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Scroll-able Menus with Curses in Ruby

aspenjames profile image Aspen James ・7 min read

tknbn (2 Part Series)

1) Writing a Terminal Application in 2019 2) Scroll-able Menus with Curses in Ruby

This is part 2/n of a blog series in which I develop a terminal-based Kanban
board application. To read part 1, go here. I want to talk about one
feature that I needed for this and how I implemented it using Ruby, and that's
having scroll-able menu options.

The Goal

I wanted a way to display a menu of options to my users that they could
navigate by scrolling (with their keyboard), and make a selection using the
Enter key. I initially expected there to be a method or class to perform this
function for me since it seemed like such a common use case, but that's not the
case! Turns out we need to do things a bit more manually. Let's start with a
basic example:

Simple Scroll-able Menu

I've made a really basic example of a scroll-able menu here.
All this program does is display a collection of items as a list and allow
users to scroll through it. I've defined a constant, OPTIONS, which is an
array of strings - these are going to be our list items. We also have an
instance variable, @highlight, which will serve as a pointer to the
index of the currently "selected" item, initialized at 0. You'll also
find methods named move_highlight_up and move_highlight_down. These handle
moving the highlighted item up and down. The way they are currently written,
the selection wraps around from bottom to top and top to bottom when reached.
In other words, if you're trying to scroll down while at the bottom of the
list, then the selection wraps around to the top. Let's have a look at one of
these to see how it works:

def move_highlight_down
  if @highlight == OPTIONS.length - 1
    @highlight = 0
  else
    @highlight += 1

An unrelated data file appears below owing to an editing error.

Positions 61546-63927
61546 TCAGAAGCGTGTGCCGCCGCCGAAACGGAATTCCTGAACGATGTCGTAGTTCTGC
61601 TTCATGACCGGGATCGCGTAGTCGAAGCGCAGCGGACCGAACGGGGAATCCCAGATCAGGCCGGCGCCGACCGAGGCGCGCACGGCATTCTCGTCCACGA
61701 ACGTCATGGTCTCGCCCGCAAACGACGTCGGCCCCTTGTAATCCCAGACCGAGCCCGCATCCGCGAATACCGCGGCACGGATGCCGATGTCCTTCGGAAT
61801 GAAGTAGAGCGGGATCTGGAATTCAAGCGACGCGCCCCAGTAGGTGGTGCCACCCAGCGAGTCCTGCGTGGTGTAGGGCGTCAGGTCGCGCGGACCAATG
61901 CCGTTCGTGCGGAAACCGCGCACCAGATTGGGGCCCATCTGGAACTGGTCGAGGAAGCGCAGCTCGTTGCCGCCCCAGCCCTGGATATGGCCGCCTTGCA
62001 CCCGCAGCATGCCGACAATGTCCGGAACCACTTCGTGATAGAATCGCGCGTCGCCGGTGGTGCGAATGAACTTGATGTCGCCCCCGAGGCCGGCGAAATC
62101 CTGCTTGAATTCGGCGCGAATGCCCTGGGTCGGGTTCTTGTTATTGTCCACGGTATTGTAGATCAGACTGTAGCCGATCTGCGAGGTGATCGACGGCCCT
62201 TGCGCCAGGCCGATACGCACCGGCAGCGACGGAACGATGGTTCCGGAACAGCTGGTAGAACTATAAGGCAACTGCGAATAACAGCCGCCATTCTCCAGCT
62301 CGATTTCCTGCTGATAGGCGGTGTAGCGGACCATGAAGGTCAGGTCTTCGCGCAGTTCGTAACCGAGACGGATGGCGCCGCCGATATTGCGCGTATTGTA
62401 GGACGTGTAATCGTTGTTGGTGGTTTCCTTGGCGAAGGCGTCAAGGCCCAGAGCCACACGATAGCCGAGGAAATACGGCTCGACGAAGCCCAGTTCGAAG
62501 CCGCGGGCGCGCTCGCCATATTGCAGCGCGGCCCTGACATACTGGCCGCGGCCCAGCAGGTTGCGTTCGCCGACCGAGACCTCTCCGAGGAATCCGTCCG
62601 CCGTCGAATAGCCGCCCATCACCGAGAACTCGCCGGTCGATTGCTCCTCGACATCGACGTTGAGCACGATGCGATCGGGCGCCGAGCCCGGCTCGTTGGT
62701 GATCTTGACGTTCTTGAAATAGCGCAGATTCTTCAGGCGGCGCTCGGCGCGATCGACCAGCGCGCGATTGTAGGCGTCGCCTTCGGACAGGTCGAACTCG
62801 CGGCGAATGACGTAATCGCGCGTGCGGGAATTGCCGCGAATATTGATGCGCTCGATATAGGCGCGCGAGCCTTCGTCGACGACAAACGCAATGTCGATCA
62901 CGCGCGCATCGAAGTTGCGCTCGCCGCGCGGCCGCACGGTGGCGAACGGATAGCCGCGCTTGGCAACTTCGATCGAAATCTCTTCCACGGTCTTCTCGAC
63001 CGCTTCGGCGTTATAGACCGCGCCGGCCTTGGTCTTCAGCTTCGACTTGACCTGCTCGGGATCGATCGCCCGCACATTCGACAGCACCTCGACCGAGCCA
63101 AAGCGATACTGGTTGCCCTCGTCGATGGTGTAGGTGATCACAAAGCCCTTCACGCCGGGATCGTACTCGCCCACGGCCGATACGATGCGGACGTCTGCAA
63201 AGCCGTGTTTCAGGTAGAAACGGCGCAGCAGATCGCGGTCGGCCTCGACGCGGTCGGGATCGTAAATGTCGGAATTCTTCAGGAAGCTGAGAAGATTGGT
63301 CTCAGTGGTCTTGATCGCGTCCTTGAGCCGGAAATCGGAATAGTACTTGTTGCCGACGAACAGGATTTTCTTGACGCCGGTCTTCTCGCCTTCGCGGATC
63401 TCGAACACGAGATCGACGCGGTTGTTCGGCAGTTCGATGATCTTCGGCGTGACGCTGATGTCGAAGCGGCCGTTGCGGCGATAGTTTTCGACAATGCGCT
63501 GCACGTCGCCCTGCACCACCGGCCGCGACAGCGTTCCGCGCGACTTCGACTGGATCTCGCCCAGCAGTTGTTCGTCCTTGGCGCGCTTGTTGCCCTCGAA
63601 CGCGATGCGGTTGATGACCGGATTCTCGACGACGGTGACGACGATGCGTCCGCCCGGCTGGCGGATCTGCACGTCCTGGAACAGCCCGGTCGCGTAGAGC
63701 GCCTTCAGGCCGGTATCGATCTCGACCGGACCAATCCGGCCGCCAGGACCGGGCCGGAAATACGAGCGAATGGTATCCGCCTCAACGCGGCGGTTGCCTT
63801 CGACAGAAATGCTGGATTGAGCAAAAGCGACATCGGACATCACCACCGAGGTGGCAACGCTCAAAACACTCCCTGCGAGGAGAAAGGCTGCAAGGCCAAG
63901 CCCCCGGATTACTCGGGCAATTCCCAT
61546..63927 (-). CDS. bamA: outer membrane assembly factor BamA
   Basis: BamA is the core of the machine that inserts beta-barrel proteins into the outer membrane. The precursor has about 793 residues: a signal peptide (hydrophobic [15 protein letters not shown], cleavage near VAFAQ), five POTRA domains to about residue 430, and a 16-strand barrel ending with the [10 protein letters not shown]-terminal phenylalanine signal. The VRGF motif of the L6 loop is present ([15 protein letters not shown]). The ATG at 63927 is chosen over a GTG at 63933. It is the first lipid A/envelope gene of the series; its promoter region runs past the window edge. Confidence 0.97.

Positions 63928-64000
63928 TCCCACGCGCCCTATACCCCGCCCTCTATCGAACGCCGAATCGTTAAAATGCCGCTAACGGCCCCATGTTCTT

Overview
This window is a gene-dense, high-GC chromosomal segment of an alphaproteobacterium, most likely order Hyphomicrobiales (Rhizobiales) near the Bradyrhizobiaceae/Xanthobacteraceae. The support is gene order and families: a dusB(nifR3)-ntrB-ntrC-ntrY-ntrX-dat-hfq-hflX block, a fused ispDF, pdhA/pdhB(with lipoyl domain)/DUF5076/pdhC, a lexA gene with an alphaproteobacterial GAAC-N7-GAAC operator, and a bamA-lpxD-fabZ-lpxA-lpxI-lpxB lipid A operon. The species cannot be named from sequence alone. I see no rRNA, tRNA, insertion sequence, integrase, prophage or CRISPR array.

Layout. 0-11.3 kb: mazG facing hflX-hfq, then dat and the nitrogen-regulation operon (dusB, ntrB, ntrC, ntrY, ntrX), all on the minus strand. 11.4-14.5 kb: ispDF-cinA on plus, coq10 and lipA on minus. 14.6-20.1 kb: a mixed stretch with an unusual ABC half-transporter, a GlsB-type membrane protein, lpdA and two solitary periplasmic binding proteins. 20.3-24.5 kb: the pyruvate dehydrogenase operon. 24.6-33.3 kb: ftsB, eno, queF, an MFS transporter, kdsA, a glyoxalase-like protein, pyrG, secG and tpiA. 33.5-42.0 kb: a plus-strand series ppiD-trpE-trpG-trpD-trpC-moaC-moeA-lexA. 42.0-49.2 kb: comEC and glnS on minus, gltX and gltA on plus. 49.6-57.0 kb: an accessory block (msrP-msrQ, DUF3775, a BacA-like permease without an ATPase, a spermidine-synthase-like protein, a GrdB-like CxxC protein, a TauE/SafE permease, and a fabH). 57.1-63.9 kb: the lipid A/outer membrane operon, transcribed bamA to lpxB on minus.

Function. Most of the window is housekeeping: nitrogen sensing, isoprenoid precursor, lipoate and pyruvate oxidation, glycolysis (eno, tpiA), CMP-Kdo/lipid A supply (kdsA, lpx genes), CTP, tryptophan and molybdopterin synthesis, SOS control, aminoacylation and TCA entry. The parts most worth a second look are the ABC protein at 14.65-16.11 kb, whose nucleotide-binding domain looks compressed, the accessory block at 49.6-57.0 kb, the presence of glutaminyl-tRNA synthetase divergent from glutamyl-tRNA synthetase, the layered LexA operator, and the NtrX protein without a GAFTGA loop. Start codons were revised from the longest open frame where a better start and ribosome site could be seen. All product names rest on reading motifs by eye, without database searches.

end
end

Since we're moving down the list, we want to check first if we're at the
bottom. The index of the last item in a collection will be one less than its
length, so that's why we're subtracting 1 from the OPTIONS.length. If that's
the case, we want to wrap back to the first item, index 0. If we're not at the
bottom, we increment the highlight pointer. We do the same in reverse for
moving the highlight up. If we wanted a user to be able to scroll to the end of
a list and stop instead of wrapping, we could write the method like so:

def move_highlight_down
  unless @highlight >= OPTIONS.length - 1
    @highlight += 1
  end
end

In this example, we're only going to increment the highlight pointer if we're
not yet at the bottom of the list. There are a couple other ways to implement
this (as with anything Ruby), but this should give you a couple starting
options.

Displaying the menu

We have a method called display_menu that actually handles drawing the menu
on the user's screen. This is where the visual element of "selecting" an item
comes in. We're going to use some attributes in order to make our
selected item visually different from the rest. The attribute we're interested
in is A_STANDOUT because it makes text well... standout. We want to apply
this attribute when an item's index matches our highlight pointer. That code
looks like this:

def display_menu
  current_line = 1

  OPTIONS.each_with_index do |opt, idx|
    WINDOW.setpos(current_line, 1)
    if @highlight == idx
      WINDOW.attron(Curses::A_STANDOUT)
      WINDOW.addstr(opt)
      WINDOW.attroff(Curses::A_STANDOUT)
    else
      WINDOW.addstr(opt)
    end
    current_line += 1
  end

end

It looks like there's a lot going on here, but it's not as complicated once we
break it down. First, we want to initialize a variable to hold our current line